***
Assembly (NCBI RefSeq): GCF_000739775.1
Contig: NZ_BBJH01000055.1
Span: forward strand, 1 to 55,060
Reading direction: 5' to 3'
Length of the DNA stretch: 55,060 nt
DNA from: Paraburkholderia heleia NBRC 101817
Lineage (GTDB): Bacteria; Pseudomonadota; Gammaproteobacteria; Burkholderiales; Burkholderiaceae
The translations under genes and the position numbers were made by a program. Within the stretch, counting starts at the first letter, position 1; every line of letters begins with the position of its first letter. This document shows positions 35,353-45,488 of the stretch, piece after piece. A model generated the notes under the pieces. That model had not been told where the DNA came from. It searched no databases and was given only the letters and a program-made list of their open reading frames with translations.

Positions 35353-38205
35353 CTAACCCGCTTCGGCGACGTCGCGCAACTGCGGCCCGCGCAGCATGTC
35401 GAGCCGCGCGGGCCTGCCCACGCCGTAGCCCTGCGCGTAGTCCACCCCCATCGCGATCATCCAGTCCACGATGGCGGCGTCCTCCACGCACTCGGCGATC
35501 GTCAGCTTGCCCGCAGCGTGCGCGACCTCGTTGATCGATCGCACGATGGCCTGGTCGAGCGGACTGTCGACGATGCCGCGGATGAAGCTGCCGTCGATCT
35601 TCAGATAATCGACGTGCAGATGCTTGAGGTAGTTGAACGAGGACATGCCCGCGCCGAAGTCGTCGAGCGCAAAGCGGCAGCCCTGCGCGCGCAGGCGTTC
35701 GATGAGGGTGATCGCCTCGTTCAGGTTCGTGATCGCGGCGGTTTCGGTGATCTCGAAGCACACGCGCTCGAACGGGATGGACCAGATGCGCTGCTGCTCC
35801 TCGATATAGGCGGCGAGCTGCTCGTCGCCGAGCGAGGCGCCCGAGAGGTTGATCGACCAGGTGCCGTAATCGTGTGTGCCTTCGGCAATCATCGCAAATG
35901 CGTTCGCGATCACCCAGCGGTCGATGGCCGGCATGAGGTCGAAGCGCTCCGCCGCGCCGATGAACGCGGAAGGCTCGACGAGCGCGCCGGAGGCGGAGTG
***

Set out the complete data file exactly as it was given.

Assembly (NCBI RefSeq): GCF_000739775.1
Contig: NZ_BBJH01000055.1
Span: forward strand, 1 to 55,060
Reading direction: 5' to 3'
Length of the DNA stretch: 55,060 nt
DNA from: Paraburkholderia heleia NBRC 101817
Lineage (GTDB): Bacteria; Pseudomonadota; Gammaproteobacteria; Burkholderiales; Burkholderiaceae
The translations under genes and the position numbers were made by a program. Within the stretch, counting starts at the first letter, position 1; every line of letters begins with the position of its first letter. This document shows positions 35,353-45,488 of the stretch, piece after piece. A model generated the notes under the pieces. That model had not been told where the DNA came from. It searched no databases and was given only the letters and a program-made list of their open reading frames with translations.

Positions 35353-38205
35353 CTAACCCGCTTCGGCGACGTCGCGCAACTGCGGCCCGCGCAGCATGTC
35401 GAGCCGCGCGGGCCTGCCCACGCCGTAGCCCTGCGCGTAGTCCACCCCCATCGCGATCATCCAGTCCACGATGGCGGCGTCCTCCACGCACTCGGCGATC
35501 GTCAGCTTGCCCGCAGCGTGCGCGACCTCGTTGATCGATCGCACGATGGCCTGGTCGAGCGGACTGTCGACGATGCCGCGGATGAAGCTGCCGTCGATCT
35601 TCAGATAATCGACGTGCAGATGCTTGAGGTAGTTGAACGAGGACATGCCCGCGCCGAAGTCGTCGAGCGCAAAGCGGCAGCCCTGCGCGCGCAGGCGTTC
35701 GATGAGGGTGATCGCCTCGTTCAGGTTCGTGATCGCGGCGGTTTCGGTGATCTCGAAGCACACGCGCTCGAACGGGATGGACCAGATGCGCTGCTGCTCC
35801 TCGATATAGGCGGCGAGCTGCTCGTCGCCGAGCGAGGCGCCCGAGAGGTTGATCGACCAGGTGCCGTAATCGTGTGTGCCTTCGGCAATCATCGCAAATG
35901 CGTTCGCGATCACCCAGCGGTCGATGGCCGGCATGAGGTCGAAGCGCTCCGCCGCGCCGATGAACGCGGAAGGCTCGACGAGCGCGCCGGAGGCGGAGTG